Last edited: Jan 9, 2008
8. Jan 9, 2008

### reilly

jostpuur Ok, let's try Resnick and Halliday, Chapters 11, 12, 13 re rotational motion, and angular momentum. Once you get through this, the simplicity of your problem should become evident.(Most any freshman text should do the job.)

I took a serious look at your problem. In fact it threw me off for a moment. But upon noting that the first two terms define the z component of angular momentum for a unit mass particle, and that this term commutes with r^^2, it all fell into place.

Also, the QM solution factors into two independent terms; W*R, where W, is an eigenstate of Lz, and R is an eigenstate of r^^2, best expressed in momentum space.

With all due respect, if my discussion does not make sense, then you need to study a good bit more QM. It's just not a hard problem.

Or, if you can show me the error of my ways, by all means do so.

By the way, your Hamiltonian in your first post is incorrect. With unit mass there is no practical difference between p and v. That your H is incorrect should be evident from the EOM earlier in that same post. The H is simply Lz + r^^2 in a z=const. plane.
Regards,
Reilly Atkinson

Note also that the problem will be much simpler when expressed in polar coords.

9. Jan 9, 2008

### olgranpappy

with all due respect. you don't make sense to me either.

10. Jan 9, 2008

### jostpuur

Reilly, your idea does make sense to me now. It was just that I was thinking about my own problems, and you took a different direction right in the beginning. So you were talking about a system described by a Hamiltonian

$$H = \boldsymbol{x}\times\boldsymbol{p} + |\boldsymbol{x}|^2?$$

(With two dimensional vector notation $\boldsymbol{x}\times\boldsymbol{p}=x_1 p_2 - x_2 p_1$)

The calculation is quite short. I don't think there is a mistake

$$L = \dot{x}y - x\dot{y} - x^2 - y^2$$

$$H = \frac{\partial L}{\partial\dot{x}}\dot{x}\; +\; \frac{\partial L}{\partial\dot{y}}\dot{y} \;-\; L = y\dot{x} \;+\; (-x)\dot{y} \;-\; \big(\dot{x}y \;-\; x\dot{y}\; -\; x^2 \;-\; y^2\big) = x^2 + y^2$$

This is simply a different system than the one described by a Hamiltonian

$$H = xp_y - yp_x + x^2 + y^2$$

Last edited: Jan 9, 2008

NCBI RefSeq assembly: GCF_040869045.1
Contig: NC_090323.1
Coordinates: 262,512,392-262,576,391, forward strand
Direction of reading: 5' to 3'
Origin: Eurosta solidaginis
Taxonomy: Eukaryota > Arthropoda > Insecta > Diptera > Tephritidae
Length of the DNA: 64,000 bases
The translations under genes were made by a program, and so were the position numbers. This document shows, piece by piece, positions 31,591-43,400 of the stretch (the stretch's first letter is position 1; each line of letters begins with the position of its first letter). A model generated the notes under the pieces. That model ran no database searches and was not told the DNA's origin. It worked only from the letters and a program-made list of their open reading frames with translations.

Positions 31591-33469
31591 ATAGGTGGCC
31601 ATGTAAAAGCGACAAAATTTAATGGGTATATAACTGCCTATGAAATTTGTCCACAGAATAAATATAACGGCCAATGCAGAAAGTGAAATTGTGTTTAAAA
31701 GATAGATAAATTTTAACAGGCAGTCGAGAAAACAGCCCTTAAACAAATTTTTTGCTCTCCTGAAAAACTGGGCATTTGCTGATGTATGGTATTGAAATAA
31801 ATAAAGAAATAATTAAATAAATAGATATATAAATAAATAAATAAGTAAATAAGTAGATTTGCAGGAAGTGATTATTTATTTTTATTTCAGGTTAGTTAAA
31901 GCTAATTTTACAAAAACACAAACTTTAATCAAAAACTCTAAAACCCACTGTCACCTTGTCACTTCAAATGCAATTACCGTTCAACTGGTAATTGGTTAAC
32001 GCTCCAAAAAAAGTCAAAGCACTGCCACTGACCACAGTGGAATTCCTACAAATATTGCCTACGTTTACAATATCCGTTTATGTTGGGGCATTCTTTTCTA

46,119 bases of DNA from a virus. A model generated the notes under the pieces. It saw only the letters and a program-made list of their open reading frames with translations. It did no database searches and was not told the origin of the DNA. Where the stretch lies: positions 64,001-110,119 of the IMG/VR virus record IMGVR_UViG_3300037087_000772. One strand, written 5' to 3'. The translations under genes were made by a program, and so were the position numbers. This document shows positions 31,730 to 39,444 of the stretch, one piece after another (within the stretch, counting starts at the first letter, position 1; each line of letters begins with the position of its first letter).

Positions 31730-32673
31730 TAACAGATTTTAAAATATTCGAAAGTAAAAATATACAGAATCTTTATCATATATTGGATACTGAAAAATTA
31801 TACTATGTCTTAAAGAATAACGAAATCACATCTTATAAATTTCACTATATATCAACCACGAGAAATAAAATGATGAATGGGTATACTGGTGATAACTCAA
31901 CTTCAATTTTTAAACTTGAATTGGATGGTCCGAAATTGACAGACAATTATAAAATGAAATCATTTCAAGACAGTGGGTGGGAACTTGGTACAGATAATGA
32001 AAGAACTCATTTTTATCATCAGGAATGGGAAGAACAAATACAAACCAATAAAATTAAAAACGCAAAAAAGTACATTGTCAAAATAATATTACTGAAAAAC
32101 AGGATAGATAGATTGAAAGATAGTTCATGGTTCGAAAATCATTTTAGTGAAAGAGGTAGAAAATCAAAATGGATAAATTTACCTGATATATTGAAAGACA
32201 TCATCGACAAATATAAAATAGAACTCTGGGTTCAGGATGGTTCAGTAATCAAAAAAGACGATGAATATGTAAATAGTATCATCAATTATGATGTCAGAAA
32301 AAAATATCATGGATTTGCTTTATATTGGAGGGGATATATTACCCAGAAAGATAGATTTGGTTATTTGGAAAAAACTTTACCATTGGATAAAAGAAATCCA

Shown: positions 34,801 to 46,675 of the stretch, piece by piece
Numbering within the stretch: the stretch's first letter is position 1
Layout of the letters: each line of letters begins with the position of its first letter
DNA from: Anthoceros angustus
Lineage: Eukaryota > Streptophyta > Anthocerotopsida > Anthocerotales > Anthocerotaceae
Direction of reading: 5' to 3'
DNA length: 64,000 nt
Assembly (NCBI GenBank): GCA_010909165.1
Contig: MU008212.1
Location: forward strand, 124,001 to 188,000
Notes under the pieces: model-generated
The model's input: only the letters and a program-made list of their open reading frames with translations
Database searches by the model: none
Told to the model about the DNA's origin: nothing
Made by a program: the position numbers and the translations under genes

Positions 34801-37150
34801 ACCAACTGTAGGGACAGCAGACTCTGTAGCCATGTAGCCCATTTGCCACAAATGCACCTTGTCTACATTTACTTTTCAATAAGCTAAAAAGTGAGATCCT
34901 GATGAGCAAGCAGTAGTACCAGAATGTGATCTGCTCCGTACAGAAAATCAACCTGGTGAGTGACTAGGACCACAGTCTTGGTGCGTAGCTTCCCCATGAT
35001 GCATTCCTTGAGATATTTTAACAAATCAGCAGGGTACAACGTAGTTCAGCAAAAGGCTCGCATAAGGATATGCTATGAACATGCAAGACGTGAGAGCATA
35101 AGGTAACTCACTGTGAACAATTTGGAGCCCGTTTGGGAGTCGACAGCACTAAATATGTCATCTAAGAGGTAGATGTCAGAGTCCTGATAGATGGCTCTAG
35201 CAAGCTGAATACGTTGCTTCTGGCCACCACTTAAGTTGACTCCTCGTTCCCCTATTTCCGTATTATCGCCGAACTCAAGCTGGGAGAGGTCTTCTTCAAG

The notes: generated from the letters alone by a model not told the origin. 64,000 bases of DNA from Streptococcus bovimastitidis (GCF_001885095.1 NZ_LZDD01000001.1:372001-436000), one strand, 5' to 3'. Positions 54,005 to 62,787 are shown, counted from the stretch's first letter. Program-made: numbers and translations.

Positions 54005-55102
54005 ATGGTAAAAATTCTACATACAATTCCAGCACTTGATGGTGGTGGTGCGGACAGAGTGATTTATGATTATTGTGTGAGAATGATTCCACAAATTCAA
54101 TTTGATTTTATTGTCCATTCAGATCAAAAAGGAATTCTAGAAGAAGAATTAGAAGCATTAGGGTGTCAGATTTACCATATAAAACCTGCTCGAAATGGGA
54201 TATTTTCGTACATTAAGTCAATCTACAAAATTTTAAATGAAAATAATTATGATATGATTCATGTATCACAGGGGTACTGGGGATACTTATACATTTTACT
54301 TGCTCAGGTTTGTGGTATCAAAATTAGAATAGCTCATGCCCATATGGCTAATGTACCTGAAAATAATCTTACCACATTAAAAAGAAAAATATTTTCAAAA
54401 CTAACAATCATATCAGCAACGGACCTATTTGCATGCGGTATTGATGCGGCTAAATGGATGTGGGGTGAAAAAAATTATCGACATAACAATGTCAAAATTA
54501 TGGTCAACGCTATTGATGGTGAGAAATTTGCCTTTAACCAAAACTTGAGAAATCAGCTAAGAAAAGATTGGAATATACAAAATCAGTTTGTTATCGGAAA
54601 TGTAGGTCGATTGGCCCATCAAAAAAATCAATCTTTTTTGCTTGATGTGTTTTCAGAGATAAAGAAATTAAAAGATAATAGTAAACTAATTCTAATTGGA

11. Jan 10, 2008

### Rainbow Child

Yes it does! The quantization procesure, runs under the postulate, that you use the Dirac's brackets instead of the Poisson's brackets to formulate the commutators.
In your problem we have

$$\{x,y\}_{Dirac}=-\frac{1}{2},\,\{x,p_x\}_{Dirac}=\{y,p_y\}_{Dirac}=\frac{1}{2}$$

thus

$$[\hat{x},\hat{y}]=-\frac{i\,\hbar}{2},\,[\hat{x},\hat{p}_x]=[\hat{y},\hat{p}_y]=\frac{i\,\hbar}{2}$$

I am saying that the Lagrangian or GR in non-regular, so in order to pass from the Lagrangian to the Hamiltonian you have to consider Dirac's algorithm (though in standard textbooks this is not explicity said). And one way to the quantum GR is this one, called canonical quantization.

12. Jan 10, 2008

### jostpuur

("Lagrangian of GR is"?)

Is this the quantization, that leads into the famous non-renormalizable divergences?

13. Jan 10, 2008

### Rainbow Child

$$\mathcal{L}=\int R\,\sqrt{-g}\,d^4\,x$$

where R is the Ricci scalar and g the determinant of the metric tensor.

Yes!

14. Jan 10, 2008

### jostpuur

Hehe. Sorry for unclarity. I intended to point out your probable typos

Good piece of information to know.

15. Jan 11, 2008

### samalkhaiat

Last edited: Jan 11, 2008
16. Jan 11, 2008

### samalkhaiat

17. Jan 12, 2008

### jostpuur

Wait a minute. We have

$$\left\{\begin{array}{l} \dot{x} = y\\ \dot{y} = -x\\ \end{array}\right. \quad\implies\quad \left\{\begin{array}{l} \ddot{x} = -x\\ \ddot{y} = -y\\ \end{array}\right.$$

but the converse is not true. So isn't it a bit dangerous to say that the Lagrangian I gave represents a two dimensional harmonic oscillator?

What you explained sounds like that the classical system I wrote down, cannot be quantized directly, but instead we must modify the classical system first, by replacing the real variables x and y by anti-commuting Grassmann numbers, and then we can quantize it.

What Rainbow Child explained, on the other hand, sounded like that we can quantize the system I wrote down without any modifications, and that it would suffice that some Dirac bracket relations would be satisfied.

I don't know how to see it. What does the code "Proc.Roy.Soc.,1959, A251,536" mean?

https://www.amazon.com/Quantization-Gauge-Systems-Marc-Henneaux/dp/0691037698

This looks tough stuff. I'm going to be buying some books (Goldstein's and Jackson's books are already decided)........ ........once I get some money. I'll be considering this too.

Last edited: Jan 12, 2008
18. Jan 12, 2008

### jostpuur

Another idea: Could it be possible to quantize a system described by

$$L=\epsilon(\dot{x}^2 + \dot{y}^2) + \dot{x}y - x\dot{y} - x^2 - y^2$$

as usual, and then take something reasonable out by setting $\epsilon\to 0$?

19. Jan 12, 2008

### samalkhaiat

20. Jan 12, 2008

### Rainbow Child

Actually we can make his system a physical one!
If we imagine a particle with charge $q$ and mass $m$ moving in the x-y plane along with a strong constant, homogeneous magnetic field towards the z-direction with strength $$B_o$$. Let's also assume that there is an external potential $V=\frac{m}{2}\,(x^2+y^2)$.
Then the corresponding Lagragian reads

$$\mathcal{L}=\frac{m}{2}\,(\dot{x}^2+\dot{y}^2)+\frac{q\,B_o}{2\,c}\,(x\,\dot{y}-y\,\dot{x})-\frac{m}{2}\,(x^2+y^2)$$

If you demand a very large magnetic field, i.e.

$$\frac{q\,B_o}{m\,c}\gg 1$$

we may neglect the kinetic term, arriving to

$$\mathcal{L}=\frac{q\,B_o}{2\,c}\,(x\,\dot{y}-y\,\dot{x})-\frac{m}{2}\,(x^2+y^2)$$

which is jostpuur's Lagrangian apart from numerical constants.